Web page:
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  • Anonymous

    Posted April 15, 2006

    Well Worth Plowing Through

    It will take time, but this book is well worth plowing and digging through. There is such a breadth and wealth of information. Even those folks who disagree with Fisk's political position regarding the United States will find fascinating and worth-knowing tidbits. He reminds us much of what feelings reverberated throughout the world from the 1970's to the Iranian Revolution, the rise of Ronald Reagan, the decline and eventual collapse of the Soviet Union, the perils of short-term views of history and the dynamics of countries from Afghanistan to the whole Middle East. I personally enjoyed his interviews with Osama bin Laden from the Sudan to Afghanistan and his chapter entitled 'Why?' The book's size and the material covered could be converted into five differently-oriented books, but Robert Fisk is much too busy a journalist to take the time necessary for appropriate editing. Equally, if you read only one of the five you would miss too much.

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  • Anonymous

    Posted February 16, 2006

    Brilliant , Fisk does it again!

    Like his previous Pity the Nation, Fisk has done it again producing a work that should become required reading for anyone who is interested in the Middle East. His graphic accounts of the Iran/Iraq War, Algeria's Second Civil War as well as the present turmoil in Iraq drive home the reality that it is the common people that have suffered the most in the region and continue to bear the brunt of their leaders political misadventures. Fisk is one of the few Western Middle East correspondents who genuinely cares for his subject and truly understands the complexities of a region that has been the target of much misguided journalism. A master journalist but more importantly a sensitive storyteller who keeps the reader enthralled from the very beginning to the end of what is a poignant and deeply moving book.

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  • Anonymous

    Posted February 6, 2006

    A great book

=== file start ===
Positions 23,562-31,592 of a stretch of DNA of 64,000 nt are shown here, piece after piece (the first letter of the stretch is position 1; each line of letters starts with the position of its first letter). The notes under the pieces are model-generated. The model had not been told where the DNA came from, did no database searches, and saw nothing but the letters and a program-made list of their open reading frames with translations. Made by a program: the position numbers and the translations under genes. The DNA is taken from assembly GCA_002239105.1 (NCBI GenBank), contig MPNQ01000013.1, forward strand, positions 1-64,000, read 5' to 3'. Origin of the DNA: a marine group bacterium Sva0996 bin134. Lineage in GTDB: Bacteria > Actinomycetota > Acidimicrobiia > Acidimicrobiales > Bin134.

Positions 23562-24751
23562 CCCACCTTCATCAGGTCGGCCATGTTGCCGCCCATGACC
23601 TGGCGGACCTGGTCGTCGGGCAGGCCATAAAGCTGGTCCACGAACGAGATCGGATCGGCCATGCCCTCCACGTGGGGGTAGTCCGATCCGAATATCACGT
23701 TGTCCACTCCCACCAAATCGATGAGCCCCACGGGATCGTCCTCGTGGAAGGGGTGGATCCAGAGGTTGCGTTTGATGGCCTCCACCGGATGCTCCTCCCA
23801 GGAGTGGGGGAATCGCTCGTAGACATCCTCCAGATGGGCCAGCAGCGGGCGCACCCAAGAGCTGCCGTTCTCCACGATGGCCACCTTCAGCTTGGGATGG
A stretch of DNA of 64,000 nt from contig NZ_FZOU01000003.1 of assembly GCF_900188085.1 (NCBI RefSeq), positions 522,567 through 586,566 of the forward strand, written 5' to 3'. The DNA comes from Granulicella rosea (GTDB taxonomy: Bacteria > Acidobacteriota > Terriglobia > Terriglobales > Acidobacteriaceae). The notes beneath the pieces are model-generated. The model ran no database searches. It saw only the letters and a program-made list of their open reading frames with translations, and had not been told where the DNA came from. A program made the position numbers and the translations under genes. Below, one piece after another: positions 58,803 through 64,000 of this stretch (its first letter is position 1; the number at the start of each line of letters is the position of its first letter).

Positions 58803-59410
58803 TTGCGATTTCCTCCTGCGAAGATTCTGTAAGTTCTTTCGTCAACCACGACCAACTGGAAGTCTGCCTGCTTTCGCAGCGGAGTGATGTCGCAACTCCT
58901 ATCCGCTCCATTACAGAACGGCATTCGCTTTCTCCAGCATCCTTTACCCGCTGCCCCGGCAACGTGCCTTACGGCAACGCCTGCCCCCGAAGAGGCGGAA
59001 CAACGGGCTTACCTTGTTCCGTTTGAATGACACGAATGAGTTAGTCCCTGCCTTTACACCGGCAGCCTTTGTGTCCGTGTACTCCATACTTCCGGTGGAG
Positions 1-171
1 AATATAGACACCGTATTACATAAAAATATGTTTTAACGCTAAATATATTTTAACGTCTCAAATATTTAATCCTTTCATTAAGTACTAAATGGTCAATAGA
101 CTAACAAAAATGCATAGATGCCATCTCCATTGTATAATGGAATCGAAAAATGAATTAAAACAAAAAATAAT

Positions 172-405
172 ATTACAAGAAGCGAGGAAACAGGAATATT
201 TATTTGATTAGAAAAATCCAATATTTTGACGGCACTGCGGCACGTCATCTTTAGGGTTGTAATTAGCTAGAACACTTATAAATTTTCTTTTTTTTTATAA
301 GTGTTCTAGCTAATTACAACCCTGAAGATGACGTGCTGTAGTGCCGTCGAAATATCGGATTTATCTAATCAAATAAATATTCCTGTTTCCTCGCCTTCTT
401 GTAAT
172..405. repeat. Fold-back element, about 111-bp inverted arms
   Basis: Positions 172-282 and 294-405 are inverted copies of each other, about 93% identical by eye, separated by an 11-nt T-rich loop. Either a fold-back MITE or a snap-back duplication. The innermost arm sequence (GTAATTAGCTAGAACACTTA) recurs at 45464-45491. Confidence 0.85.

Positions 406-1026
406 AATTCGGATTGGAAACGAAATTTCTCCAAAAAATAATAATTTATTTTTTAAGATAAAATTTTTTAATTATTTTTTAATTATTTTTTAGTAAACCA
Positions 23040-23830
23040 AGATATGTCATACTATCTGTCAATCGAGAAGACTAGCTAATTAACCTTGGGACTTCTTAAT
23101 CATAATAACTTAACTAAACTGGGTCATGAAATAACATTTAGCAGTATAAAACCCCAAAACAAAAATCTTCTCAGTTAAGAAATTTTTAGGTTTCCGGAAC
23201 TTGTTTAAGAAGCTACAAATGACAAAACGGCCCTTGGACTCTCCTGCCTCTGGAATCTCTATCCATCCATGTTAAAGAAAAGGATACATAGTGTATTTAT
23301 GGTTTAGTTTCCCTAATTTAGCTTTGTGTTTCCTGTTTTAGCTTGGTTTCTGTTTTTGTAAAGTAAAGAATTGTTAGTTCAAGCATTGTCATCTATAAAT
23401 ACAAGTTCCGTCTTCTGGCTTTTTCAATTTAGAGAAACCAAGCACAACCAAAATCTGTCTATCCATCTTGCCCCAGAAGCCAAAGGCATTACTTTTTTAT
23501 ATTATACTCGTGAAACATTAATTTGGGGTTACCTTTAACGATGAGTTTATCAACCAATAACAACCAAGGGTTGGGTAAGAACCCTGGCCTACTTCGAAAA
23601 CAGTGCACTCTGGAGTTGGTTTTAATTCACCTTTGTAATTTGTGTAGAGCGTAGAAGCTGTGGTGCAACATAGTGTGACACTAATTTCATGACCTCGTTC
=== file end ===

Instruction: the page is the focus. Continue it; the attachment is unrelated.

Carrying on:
Robert Fisk, the Independent¿s Middle East Correspondent, has written a great book exposing the evils of colonialism old and new. He combines direct reporting of events with a deep historical understanding. The Turkish government was responsible for massacring a million Armenians during World War One. Turkish interior minister, Talaat Pasha, cabled to his prefect in Aleppo, ¿You have already been informed that the Government ¿ has decided to destroy completely all the indicated persons living in Turkey ¿ Their existence must be terminated, however tragic the measures taken may be, and no regard must be paid to either sex or age, or to any scruples of conscience.¿ Churchill wrote of the Turks ¿massacring uncounted thousands of helpless Armenians, men, women and children together, whole districts blotted out in one administrative holocaust.¿ The founder of modern Turkey, Kemal Ataturk, denounced the `Armenian massacres¿ as a `shameful act¿. Writing of Afghanistan, Fisk omits all mention of the prior CIA intervention, but he points out that the progressive Afghan government, which the Soviet Union supported, aimed to provide ¿a modern educational system in which girls as well as boys would go to school, at which young women did not have to wear the veil, in which science and literature would be taught alongside Islam.¿ It ¿had been trying to create a secular, equal society in the villages around Jalalabad. It was not the government that was burning the schools and killing the teachers.¿ Article 49 of the Geneva Convention states that ¿the Occupying Power shall not deport or transfer parts of its own civilian population into the territory it occupies.¿ UN Security Council Resolution 476 stated that Israel¿s 1980 `Basic Law¿ declaring Jerusalem its capital was `a flagrant violation of the Geneva Convention¿. Fisk writes that in the 1980s and 1990s, ¿Israel reneged on every single major accord and understanding that was signed ¿¿. After Iraq¿s US-backed 1980 attack on Iran, UN Security Council Resolution 479 did not call on Iraq to withdraw from Iranian territory it just called for a ceasefire. The Security Council only `demanded¿ a ceasefire in 1987. US and British warships supported Iraq by escorting its ships through the Gulf. At the end of the 1990 war against Iraq, the US government assured Iraq that its withdrawing troops would not be attacked. But, after the ceasefire, USAF and RAF planes massacred thousands of soldiers who had already surrendered, the infamous `turkey-shoot¿ at Mutla Ridge. The New York Times reported in 20 July 2003 that Defense Secretary Donald Rumsfeld¿s approval was required if ¿any planned airstrike was thought likely to result in deaths of more than 30 civilians. More than 50 such strikes were proposed and all of them were approved.¿ This is clear evidence of war crimes guilt.